The film is mainly well done, and is carried through to its conclusion without the type of over-the-top ridiculous twist that could have blighted such a story. As it zips along, it deals well with the real issues those who find themselves homeless in Britain must come across.

Nevertheless, once you realise what has happened to Adam and consider the events of the film post-credits, it starts to unravel a bit. As such, the main problem with the film is that in choosing a middle class character to be the film’s homeless lead, it seems like there’s too many hoops it has to jump through to make it work.

Rainbow, the film’s director, used to work in a homeless shelter, and said he came up with the idea for the film after hearing so many answer the question “How did you end up homeless?” with “I don’t know.”

I must say, I would have rather heard a more realistic story based on all the people he met, than the contrived version we ended up getting, presumably to make middle class audiences more engaged with the film’s theme.

It seems ironic that in trying to get middle class people to engage with the issues of the film, Rainbow felt it necessary to put them at the heart of the movie rather than the people it actually effects.

EIFF Round-Up: Part One – Exit Elena, One. Two. One & Berberian Sound Studio

The Edinburgh International Film Festival ended around a week ago, so here’s my first of three round-ups detailing one American, one Iranian, and one British film respectively.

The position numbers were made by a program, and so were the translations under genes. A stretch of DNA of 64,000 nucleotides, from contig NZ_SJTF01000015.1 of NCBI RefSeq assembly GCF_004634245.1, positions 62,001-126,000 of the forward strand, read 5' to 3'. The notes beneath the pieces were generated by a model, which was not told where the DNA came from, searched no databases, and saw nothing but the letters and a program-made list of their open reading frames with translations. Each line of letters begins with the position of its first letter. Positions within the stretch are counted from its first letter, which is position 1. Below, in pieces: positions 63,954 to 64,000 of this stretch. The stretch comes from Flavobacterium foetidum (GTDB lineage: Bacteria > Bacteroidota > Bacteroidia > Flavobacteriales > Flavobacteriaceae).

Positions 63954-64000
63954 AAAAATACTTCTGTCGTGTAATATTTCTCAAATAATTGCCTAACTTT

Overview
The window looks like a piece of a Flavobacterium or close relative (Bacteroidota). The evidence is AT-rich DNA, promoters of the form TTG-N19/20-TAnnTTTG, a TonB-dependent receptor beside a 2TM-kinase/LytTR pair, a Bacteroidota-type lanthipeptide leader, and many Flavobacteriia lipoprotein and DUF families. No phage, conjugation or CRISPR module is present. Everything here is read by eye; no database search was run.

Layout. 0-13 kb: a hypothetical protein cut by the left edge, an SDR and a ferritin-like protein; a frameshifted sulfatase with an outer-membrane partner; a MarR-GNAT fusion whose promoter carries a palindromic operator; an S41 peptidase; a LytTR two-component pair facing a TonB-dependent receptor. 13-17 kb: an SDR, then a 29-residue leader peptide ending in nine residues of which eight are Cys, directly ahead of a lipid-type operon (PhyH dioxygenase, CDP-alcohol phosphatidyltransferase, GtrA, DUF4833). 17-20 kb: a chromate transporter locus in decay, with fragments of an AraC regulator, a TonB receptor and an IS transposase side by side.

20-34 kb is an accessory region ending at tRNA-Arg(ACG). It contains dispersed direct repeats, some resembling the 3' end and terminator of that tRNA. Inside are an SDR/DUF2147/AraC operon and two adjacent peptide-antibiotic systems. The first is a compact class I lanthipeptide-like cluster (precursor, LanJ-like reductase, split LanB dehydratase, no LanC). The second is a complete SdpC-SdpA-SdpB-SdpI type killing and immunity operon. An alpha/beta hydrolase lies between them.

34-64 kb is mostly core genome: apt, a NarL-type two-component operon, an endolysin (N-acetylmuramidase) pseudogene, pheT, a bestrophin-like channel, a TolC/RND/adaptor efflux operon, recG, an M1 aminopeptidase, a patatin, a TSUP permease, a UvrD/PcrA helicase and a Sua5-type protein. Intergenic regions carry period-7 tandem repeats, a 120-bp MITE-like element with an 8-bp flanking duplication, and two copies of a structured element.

Exit Elena


Shot in 4:3, there’s something incredibly intimate and also unnerving about Exit Elena, the story of a young live-in carer made to feel a little too welcome by Cindy, the matriarch of the house.

Elena is tasked with looking after Gert, Cindy’s almost immobile mother. However, her difficulty comes not in trying to do her duties as a nurse, but in trying to get the balance right between professionalism and familiarity in her first-ever job as a carer.

The film is small on budget, scale and location, giving a sense of claustrophobia that is both very funny and very cringe-inducing. With a sense of humour that will be familiar to fans of The Office or Curb Your Enthusiasm, this is a film which loves to grasp the truth of situations. The results are often funny but also insightful.

If there’s a complaint to be made about Exit Elena, it’s almost that its situation is so well-defined, it could just as well be a documentary as a drama. In the Q&A after the film we learned that all the characters play versions of themselves. Cindy, for example, is the director’s mother. As such you could argue this is a film high on truth, but low on imagination.

One. Two. One.


The middle of Hunger sees a long dialogue between the films protagonist, Bobby Sands and a priest. In a film dominated by silence, it’s an incredibly affective scene, not least because the ten minute scene was shot without cuts. This gives it a sense of urgency and reality as both characters are unable to escape the difficult questions they ask of each other.

One.Two. One is a whole film of such conversations. Set in Iran, it sees its main characters coping with the aftermath of an attack by an ex-lover a woman which has left her with scars over her face.

Each scene lasts around ten minutes and does not contain any cuts. It sees characters in a variety of every-day locations (a bank, beauty salon, cafe, etc.) mainly conversing about the aftermath of the attack.

The unusual nature of the film takes a while to get used to. However, once I got in tune with its rhythm I found it very rewarding. Everything about the film is incredibly carefully constructed, meaning a look or a word can carry a lot of emotional depth.